Tenkawa is invinsible! Well, at least this is what the episode kept on saying on various scenes, and I tend to agree if just on one point: she is the most interesting character of the series so far. I don’t know if I am becoming morbid, but I am glad we won’t have to hear Canaria sing during this episode. The title of the previous episode might have given it away, but it seems like Canaria is really dead. She was cute, but not OMG-WHY cute.
Canaria is dead. That’s it. A shame really, but the Speakeasy decided to make us feel a little better by taking the time to build on one of their characters. I say it was about time. I don’t know how you feel about the series thus far, but I really don’t feel any kind of connection to any of the characters. That changed today with Maihime-chan. She is officially my favorite character, not that there’s anyone that can challenge her.
From the title it was evident that this episode was going to focus on our little princess, Tenkawa Maihime. Why she is a princess, I have no idea. After a very emotional scene in which Ichiya shows some kind of emotion before turning into a grieving zombie, we are shown that Takawa had that terrifyingly positive attitude even in her father’s funeral. She was a child that could hide her feeling so that others wouldn’t have to feel the burden of her negative feelings. Rindou has been with her since she was a child, which partly explains her overprotective nature.
After Canaria and 6 other students died from alien sneak attacks (they were sneaky, alright), Ohime-chin is ordered to take over Tokyo as interim leader. Both Chiba and Kanagawa are also ordered to provide cover for their heart-broken allies. Ichiya is in no position to either fight or lead, as he is quarantined in his quarters because of his extreme grief. That boy really loves living on the extreme side of every negative reaction he can feel. Kasumi and Maihime use reverse psychology to, first, make the Tokyo little Hogwarts students to miss Ichiya and to want him back as their leader, and second, to feel proud of their city and retrieve their combat-readiness after the tragedy of Canaria’s death.
This episode managed to be a little less boring because of its focus on the leadership qualities of Maihime, and on its final cliffhanger. In the final scenes it’s revealed that the chip we first saw on Aoi’s neck is present on all the students and that it’s called Code. There is also a slim possibility that the violation of the no-entry zone really pissed off the aliens who turned the sky red (in the same way we see in the flashbacks concerning their first invasion).
Now that the children are starting to suspect that something is not quite right, we might get some interesting plot developments.
Leader Qualities: This is the main theme of the episode. The qualities of a leader and how he should react in time of need. A true leader doesn’t have to choose between being faithful to his feelings and appearing weak in front of his subordinates. He just has to realize that they needn’t mingle. Leaders are humans as well, and they have the same needs. Ohime-chin has all the qualities of a good leader: she is supportive, energetic, gives (fairly) good rally speeches and never appears weak in front of the child-soldiers. But she also has a trusting friend on whose shoulder she can cry.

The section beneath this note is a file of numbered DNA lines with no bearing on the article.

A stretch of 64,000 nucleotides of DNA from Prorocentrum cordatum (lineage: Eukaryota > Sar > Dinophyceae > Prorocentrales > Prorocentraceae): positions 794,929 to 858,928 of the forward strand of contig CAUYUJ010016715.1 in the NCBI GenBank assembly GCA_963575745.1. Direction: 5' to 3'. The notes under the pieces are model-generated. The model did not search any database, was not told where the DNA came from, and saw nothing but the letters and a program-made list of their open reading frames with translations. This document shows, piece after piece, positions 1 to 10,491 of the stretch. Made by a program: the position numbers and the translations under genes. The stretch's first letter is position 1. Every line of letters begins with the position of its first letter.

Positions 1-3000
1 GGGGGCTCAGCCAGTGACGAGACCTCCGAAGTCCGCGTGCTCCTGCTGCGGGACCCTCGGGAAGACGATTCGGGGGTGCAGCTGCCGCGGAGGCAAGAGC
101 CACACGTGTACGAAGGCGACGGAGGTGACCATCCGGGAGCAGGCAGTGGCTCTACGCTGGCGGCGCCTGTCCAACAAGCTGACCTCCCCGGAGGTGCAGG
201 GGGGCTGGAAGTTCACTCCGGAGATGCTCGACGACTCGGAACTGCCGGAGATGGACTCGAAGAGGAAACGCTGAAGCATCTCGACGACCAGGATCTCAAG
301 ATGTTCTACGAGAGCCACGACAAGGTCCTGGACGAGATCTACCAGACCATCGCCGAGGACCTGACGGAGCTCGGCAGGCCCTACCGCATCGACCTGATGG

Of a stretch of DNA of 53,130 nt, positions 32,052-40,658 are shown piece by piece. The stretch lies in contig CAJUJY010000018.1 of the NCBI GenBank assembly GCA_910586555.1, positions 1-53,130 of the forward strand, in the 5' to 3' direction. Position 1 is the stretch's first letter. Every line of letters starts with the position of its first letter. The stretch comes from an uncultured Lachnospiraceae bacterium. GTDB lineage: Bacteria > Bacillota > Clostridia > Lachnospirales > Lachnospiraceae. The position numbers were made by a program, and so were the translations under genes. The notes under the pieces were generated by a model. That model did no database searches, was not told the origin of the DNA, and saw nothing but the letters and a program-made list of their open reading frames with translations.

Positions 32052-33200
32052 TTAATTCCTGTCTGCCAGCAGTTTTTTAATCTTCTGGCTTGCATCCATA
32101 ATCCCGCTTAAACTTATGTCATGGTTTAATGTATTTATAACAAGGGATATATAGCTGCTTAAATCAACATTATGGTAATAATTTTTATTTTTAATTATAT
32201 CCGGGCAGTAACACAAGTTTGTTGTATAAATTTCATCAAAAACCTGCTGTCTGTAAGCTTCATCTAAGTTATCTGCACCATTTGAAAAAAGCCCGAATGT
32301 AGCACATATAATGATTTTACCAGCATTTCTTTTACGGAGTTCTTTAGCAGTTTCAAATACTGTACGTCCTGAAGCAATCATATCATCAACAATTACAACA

Reverse Psychology: First Maihime and then Chigusa use reverse psychology to make the students of Tokyo district assume their responsibility as guardians of their city. Reverse psychology is a technique involving the advocacy of a belief or behavior that is opposite to the one desired, with the expectation that this approach will encourage the subject of the persuasion to do what actually is desired: the opposite of what is suggested. I guess they both got what they wanted.
Ohime-chin: I was a little puzzled when Rindou called Tenkawa ‘Ohime-chin’. I had never heard that honorific before and it took some research to learn that it’s a form of nickname calling between good friends. I don’t know what’s the closest thing in English is except for when babies say ‘dada’ instead of daddy. It’s like baby talk. In the same category you can find suffixes such as –chama, -tan, etc.
It’s amazing how the series introduces new characters when we haven’t had the chance to really know the ones we are already introduced to. Ginko and Zakko sure look cool – who wouldn’t carrying a shythe? –, but I still don’t know enough about the cast to invest in new characters. And getting to know Maihime doesn’t justify their sudden introduction.
The episode was quite boring, except for two scenes: Maihime confronting Suzaku, and the cliffhanger in the end. The almost philosophic discussion among the two almost made me feel like I was watching a different show. The dialogue was almost interesting and the characters almost felt like they were emotionally charged. The problem is that if I continue analyzing the scene, I am going to use the word ‘almost’ at least five more times. It was a good scene. Almost. But the cliffhanger was awesome. I KNEW there was something fishy about the aliens. I KNEW IT. I am pretty sure that this whole arrangement is a secret pact between the aliens and the survivors. What do you think? Do you have any theories of your own? Let’s get geeky in the comments below.
And the rating is…
Qualidea Code has done something few anime managed to do until now. Even though it mostly sucks, there is an underlying mystery in the plot that I’m dying to find out. I already have my theories and I want to see if I get anything right. Damn you, writers of SpeakEasy, for getting me hooked to your uninspiring characters. Damn you.
NEXT TIME: Memoria of Salvation (救世のメモリア)